‘Keystone Kops’ Bungling Led to Costliest U.S. Pipeline Spill
The following is an excerpt from “The Dilbit Disaster: Inside the Biggest Oil Spill You’ve Never Heard of,” a seven-month investigation by InsideClimate News, a non-profit news organization focused on climate change and energy issues.
An acrid stench had already enveloped John LaForge’s five-bedroom house when he opened the door just after 6 a.m. on July 26, 2010. By the time the building contractor hurried the few feet to the refuge of his Dodge Ram pickup, his throat was stinging and his head was throbbing.
LaForge was excavating a basement when his wife called a couple of hours later. The odor had become even more sickening, Lorraine told him. And a fire truck was parked in front of their house, where Talmadge Creek rippled toward the Kalamazoo River.
LaForge headed home. By the time he arrived, the stink was so intense that he could barely keep his breakfast down.
Something else was wrong, too.
Water from the usually tame creek had inundated his yard, the way it often did after heavy rains. But this time a black goo coated swaths of his golf course-green grass. It stopped just 10 feet from the metal cap that marked his drinking water well. Walking on the tarry mess was like stepping on chewing gum.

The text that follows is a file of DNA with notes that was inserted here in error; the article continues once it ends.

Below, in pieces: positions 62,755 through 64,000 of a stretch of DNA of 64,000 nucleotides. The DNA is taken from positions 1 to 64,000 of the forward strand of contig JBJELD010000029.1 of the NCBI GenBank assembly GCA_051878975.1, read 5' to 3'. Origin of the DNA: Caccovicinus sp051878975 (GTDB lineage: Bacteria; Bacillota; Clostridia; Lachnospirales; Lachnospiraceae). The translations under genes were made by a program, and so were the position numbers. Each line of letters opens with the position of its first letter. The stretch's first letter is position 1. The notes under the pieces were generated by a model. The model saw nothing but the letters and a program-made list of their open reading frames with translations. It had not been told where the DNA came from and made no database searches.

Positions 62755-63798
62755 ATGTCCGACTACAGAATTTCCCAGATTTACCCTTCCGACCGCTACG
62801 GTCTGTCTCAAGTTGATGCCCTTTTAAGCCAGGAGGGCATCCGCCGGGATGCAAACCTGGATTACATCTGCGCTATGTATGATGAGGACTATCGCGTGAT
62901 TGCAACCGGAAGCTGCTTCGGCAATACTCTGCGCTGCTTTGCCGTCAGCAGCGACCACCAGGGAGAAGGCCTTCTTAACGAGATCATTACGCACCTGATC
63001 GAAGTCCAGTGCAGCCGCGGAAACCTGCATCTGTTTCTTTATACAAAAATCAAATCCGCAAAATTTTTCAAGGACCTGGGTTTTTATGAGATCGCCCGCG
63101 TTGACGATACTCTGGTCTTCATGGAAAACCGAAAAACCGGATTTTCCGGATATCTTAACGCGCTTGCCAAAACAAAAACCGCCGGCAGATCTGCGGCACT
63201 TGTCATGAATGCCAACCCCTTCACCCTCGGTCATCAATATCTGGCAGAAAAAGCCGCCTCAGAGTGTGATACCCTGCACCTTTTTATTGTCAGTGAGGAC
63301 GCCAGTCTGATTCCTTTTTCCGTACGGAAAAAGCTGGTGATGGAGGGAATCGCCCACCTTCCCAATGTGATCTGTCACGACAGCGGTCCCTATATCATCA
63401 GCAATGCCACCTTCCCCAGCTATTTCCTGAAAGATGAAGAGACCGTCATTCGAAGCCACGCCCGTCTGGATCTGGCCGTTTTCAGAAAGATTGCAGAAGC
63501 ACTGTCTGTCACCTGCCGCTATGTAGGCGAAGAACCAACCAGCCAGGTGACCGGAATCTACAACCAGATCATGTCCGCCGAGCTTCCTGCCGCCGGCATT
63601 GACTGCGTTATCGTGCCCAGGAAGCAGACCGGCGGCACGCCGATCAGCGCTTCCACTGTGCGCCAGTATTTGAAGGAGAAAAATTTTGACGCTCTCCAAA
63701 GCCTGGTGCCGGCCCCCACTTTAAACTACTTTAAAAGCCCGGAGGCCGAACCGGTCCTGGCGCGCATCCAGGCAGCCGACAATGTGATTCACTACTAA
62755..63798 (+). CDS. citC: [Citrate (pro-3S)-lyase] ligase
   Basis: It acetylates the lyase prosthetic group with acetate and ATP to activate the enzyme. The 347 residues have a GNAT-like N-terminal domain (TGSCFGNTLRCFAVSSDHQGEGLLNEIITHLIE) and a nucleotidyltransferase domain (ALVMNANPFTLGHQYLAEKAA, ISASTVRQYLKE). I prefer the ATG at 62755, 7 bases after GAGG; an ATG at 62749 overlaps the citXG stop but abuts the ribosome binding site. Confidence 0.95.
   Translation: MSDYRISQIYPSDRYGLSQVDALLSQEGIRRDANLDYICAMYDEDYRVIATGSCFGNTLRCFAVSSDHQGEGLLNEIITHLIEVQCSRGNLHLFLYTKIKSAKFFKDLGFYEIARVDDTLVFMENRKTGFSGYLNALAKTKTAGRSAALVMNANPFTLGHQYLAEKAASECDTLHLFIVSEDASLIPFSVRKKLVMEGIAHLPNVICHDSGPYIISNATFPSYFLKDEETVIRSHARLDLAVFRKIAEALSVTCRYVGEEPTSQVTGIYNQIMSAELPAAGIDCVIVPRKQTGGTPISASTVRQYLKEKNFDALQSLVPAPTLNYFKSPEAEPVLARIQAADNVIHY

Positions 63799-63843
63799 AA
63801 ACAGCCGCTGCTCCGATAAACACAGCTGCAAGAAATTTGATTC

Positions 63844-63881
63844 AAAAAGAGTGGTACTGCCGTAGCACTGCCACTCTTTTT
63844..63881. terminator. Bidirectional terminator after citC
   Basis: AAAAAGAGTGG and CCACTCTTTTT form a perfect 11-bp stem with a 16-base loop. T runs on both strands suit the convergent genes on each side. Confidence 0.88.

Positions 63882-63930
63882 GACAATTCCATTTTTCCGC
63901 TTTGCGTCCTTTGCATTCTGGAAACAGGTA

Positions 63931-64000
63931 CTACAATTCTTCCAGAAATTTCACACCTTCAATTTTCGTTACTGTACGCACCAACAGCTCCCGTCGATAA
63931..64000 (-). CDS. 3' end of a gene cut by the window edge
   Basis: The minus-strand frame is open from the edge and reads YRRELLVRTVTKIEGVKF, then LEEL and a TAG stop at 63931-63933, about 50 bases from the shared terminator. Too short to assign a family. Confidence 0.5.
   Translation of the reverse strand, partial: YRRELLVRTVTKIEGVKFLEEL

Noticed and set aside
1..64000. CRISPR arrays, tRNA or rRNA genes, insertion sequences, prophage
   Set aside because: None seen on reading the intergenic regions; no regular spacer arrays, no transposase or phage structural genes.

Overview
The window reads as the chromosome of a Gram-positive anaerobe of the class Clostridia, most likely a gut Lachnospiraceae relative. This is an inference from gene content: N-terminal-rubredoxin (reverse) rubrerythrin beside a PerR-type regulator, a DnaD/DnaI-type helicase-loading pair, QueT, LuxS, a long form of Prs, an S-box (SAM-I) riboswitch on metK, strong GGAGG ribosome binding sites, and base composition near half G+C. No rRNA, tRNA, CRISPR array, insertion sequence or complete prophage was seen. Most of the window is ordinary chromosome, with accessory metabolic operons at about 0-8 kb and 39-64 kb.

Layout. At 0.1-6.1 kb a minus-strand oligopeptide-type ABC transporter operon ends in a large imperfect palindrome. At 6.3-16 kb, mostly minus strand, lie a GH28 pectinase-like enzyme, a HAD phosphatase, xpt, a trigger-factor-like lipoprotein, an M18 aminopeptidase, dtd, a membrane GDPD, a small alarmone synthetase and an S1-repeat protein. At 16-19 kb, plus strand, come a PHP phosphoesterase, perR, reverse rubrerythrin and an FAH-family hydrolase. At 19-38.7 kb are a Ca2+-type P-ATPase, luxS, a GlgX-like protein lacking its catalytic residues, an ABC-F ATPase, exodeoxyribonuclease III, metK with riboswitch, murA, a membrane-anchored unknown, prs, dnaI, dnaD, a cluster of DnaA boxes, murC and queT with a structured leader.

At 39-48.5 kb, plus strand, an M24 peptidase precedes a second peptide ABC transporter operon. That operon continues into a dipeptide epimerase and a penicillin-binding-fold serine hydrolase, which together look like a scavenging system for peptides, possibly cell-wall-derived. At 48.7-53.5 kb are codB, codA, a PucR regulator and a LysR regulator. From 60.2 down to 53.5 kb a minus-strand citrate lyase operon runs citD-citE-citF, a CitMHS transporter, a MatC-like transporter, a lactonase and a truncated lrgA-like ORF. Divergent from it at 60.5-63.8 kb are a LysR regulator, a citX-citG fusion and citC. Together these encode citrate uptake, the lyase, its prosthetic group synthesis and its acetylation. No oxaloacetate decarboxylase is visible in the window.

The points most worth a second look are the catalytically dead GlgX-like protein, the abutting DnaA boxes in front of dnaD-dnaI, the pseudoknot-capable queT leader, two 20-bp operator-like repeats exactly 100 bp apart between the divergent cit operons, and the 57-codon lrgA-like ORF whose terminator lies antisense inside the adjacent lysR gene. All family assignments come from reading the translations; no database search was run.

LaForge said he was stooped over the creek, looking for the source of the gunk, when two men in a white truck marked Enbridge pulled up just before 10 a.m. One rushed to LaForge’s open front door and disappeared inside with an air- monitoring instrument.
The man emerged less than a minute later, and uttered the words that still haunt LaForge today: It’s not safe to be here. You’re going to have to leave your house. Now.
John and Lorraine LaForge, their grown daughter and one of the three grandchildren living with them at the time piled into the pickup and their minivan as fast as they could, given Lorraine’s health problems. They didn’t pause to grab toys for the baby or extra clothes for the two children at preschool. They didn’t even lock up the house.
Within a half hour, they had checked into two rooms at a Holiday Inn Express, which the family of six would call home for the next 61 days.
The LaForges’ lives had been turned upside down by the first major spill of Canadian diluted bitumen in a U.S. river. Diluted bitumen is the same type of oil that could someday be carried by the much-debated Keystone XL pipeline. If that project is approved, it would cross the Ogallala aquifer, which supplies drinking water for eight states as well as 30 percent of the nation’s irrigation water. President Barack Obama rejected TransCanada Corp.’s initial pipeline permit application in January, inviting them to reapply with an alternative route, which it has.
“People don’t realize how your life can change overnight,” LaForge told an InsideClimate News reporter as they drove slowly past his empty house in November 2011. “It has been devastating.”